Exactly 200 years after Shelley first dreamed of her Monster, born in a storm wrought from global climate change, Superhero Clubhouse and Kaimera Productions adapt themes of Shelley’s story to imagine a new kind of monster, in JUPITER (a play about power), premiering at La MaMa E.T.C. in February of 2016. The modern world faces its own climate crisis, with promised consequences no less devastating than the Mount Tambora explosion. The story of JUPITER is set into motion by a man named Joe who undertakes a radical action, isolating himself from human society in order to embody his vision of world that is seemingly unattainable. By removing all fossil fuels from Earth in one fell swoop, he seeks to reanimate humanity, doing what no individual has ever had the power to do: redefine what it means to be human in a world facing a global climate crisis fuelled by our own tragic flaws.

Sade said, “Nature permits everything, and authorizes nothing.” Nature breeds monstrosity as often and as easily as it breeds beauty. The ambiguous and paradoxical nature of the Monster in Frankenstein resides in the fact that good and evil are relative positions. In JUPITER, Joe, like Frankenstein, sets the stage for his creation, Humanity, to discover its way into being, devoid of inherent goodness of evil. His monstrosity lies in his ability or lack of ability to relate to human codes and signifiers, to harness language as access, as his medium of truth. Joe creates an open channel of communication between himself and his creation, relinquishing any semblance of power he may hold over the progress of her discovery. We watch as Humanity grapples with the chaos of a world with its spine removed, trying to build herself into a being that can not only survive the horrors of the present, but alter the monstrous elements of her nature that would inevitably herald the drastic consequences of ecological collapse.

Two centuries ago, a volcanic explosion altered the climate of the world, plunging it into global turmoil. The fictitious story of a Monster and his creator was forged from the human drive to find principle and control in an unprincipled nature. Today, JUPITER interrogates a world on the brink of an impending climate crisis of a similar scale and scope. The play tells the story of Humanity, thrust into a new existence overnight by a man who had the power to do the impossible. It asks if this radical act, done in the name of the greater good, was ethical or even right. Did he create a monster, or did he create hope? In our age, where often it seems our very nature is at odds to our long-term survival on Earth, is it possible for a new kind of human to emerge?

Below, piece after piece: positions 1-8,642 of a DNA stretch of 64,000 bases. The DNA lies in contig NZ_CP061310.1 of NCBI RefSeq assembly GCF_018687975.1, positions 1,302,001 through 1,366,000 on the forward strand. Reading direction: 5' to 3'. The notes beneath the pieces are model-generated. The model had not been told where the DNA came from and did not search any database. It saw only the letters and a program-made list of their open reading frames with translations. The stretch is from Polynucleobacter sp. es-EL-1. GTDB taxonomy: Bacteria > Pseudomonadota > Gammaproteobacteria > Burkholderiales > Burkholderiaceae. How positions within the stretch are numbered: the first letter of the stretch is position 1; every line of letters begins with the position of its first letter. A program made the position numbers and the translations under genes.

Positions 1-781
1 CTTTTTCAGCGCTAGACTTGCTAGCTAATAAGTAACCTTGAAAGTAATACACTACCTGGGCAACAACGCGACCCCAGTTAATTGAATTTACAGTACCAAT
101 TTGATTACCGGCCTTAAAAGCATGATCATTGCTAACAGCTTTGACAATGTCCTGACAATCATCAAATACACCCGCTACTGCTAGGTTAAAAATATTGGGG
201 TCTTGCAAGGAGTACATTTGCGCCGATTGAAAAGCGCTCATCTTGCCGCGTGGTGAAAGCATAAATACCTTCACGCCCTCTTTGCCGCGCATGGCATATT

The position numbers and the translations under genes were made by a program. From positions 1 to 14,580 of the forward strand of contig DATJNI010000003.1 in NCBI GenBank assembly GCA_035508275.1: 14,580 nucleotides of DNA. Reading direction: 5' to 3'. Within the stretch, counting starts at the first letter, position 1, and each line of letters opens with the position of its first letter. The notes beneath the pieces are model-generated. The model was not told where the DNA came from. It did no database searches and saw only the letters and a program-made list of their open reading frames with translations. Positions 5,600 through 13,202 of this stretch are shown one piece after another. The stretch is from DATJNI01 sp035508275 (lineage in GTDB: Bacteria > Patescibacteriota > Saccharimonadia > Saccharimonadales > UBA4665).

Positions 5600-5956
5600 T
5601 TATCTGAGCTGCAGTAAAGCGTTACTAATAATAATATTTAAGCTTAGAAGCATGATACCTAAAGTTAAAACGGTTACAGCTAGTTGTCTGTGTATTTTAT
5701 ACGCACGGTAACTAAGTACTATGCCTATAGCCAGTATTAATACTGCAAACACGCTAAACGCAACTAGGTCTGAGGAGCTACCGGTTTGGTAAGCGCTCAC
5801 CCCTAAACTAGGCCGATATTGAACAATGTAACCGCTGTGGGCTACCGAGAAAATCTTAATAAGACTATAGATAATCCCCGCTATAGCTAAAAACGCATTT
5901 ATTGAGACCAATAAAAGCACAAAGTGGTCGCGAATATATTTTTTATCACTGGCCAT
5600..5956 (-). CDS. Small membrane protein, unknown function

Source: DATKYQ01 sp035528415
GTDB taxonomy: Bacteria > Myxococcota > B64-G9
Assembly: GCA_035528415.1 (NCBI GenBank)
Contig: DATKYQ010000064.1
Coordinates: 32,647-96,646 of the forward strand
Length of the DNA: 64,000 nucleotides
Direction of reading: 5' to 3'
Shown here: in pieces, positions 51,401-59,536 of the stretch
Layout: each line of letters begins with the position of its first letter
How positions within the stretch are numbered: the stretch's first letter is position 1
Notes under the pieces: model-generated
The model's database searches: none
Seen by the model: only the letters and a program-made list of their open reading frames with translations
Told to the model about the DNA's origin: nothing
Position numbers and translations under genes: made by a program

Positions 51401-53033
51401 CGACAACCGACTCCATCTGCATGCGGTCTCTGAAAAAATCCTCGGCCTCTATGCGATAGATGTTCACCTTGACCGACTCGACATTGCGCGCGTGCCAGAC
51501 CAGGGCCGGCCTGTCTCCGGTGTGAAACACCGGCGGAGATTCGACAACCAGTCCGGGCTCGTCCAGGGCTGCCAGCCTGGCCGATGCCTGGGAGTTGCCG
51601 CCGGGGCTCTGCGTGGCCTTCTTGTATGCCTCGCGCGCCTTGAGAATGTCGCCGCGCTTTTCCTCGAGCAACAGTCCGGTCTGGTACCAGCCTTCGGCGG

Lani Fu is a NYC-based theater artist and First Mate of Superhero Clubhouse. She is a writer, performer, director, and producer. She has led and collaborated on projects about contemporary consumerism, globalization, and the environment in Sri Lanka, Morocco, Turkey, and the United States with the support of the Center for 21st Century Studies. She is a co-creator of the SHC production, JUPITER (a play about power), premiering at La MaMa in February, 2016. She is currently performing in the premiere of A Foreign Body by Neena Beber and directed by Theresa Rebeck.

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La MaMa presents
JUPITER 
(a play about power)
by Jeremy Pickard  
directed by Simón Adinia Hanukai 

February 11 - 28, 2016
Thursdays - Saturdays @ 7:30pm; Sundays @ 2pm

First Floor Theatre @ La MaMa
74A East 4th Street
(between Bowery and Second Avenue
New York, NY 10003

Tickets: $18 Adults; $13 Students/Seniors

For Tickets and Info: CLICK HERE

Sunday, February 7, 2016

First Look: The New World Symphony - Dvořák in America

The World Premiere of Czech-American Marionette Theatre's New World Symphony - Dvořák in America comes to The Ellen Stewart Theatre at La MaMa from March 10 - March 27, 2016.  






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La MaMa presents

The New World Symphony: 
Dvořák in America

Czech-American Marionette Theatre 
written and directed by Vít Hořejš
music by Antonín Dvořák and saxophonist/composer James Brandon Lewis

March 10 - 27, 2016
Thursdays - Saturdays @ 7pm; Sundays @ 4pm

The Ellen Stewart Theatre @ La MaMa
66 East 4th Street
(between Bowery and Second Avenue)
New York, NY 10003

Tickets: $25 Adults; $20 Students/Seniors; ten $10 tickets are available for every performance (advance sale only)

For Tickets and Info: CLICK HERE

Saturday, February 6, 2016

Behind The Scenes at ORESTEIA: AGAMEMNON

 
Behind the Scenes at Orestia: Agamemnon from La MaMa on Vimeo.

Director Zishan Uğurlu talks about her upcoming production of ORESTEIA: AGAMEMNON, a rare opportunity to see this classic text performed in its native Greek (with English super-titles). ORESTEIA: AGAMEMNON comes to The Ellen Stewart Theatre for four performances only February 18 - 21, 2016. 


La MaMa presents
ORESTEIA: 
AGAMEMNON

a co-production of Eclipses Group Theater and Actors Without Borders
Directed by Zishan Uğurlu
Greek Translation by Dimitris Dimitriadis
English Translation (super-titles) by Robert Fagles

February 18 - 21, 2016
Thursday - Saturday @ 7:30pm; Sunday @ 4pm

The Ellen Stewart Theatre
66 East 4th Street
(between Bowery and Second Avenue)
New York, NY 10003

Tickets: $25 Adults; $20 Students/Seniors

For Tickets and Info: CLICK HERE

Friday, February 5, 2016

Gallery Opening: Alexis Myre

Last night, February 4, 2016, was the opening reception for Alexis Myre's solo show: Power of Limits.











Artist Alexis Myre with Gallery Director Matt Nasser




La MaMa presents
ALEXIS MYRE:
POWER OF LIMITS

February 4 - 21, 2016
Gallery Hours: Wednesday to Sunday 1pm to 7pm
or by appointment

La MaMa Galleria
47 Great Jones Street
(between Bowery and Lafayette Street)
New York, NY 10003

Free Admission

For more info: CLICK HERE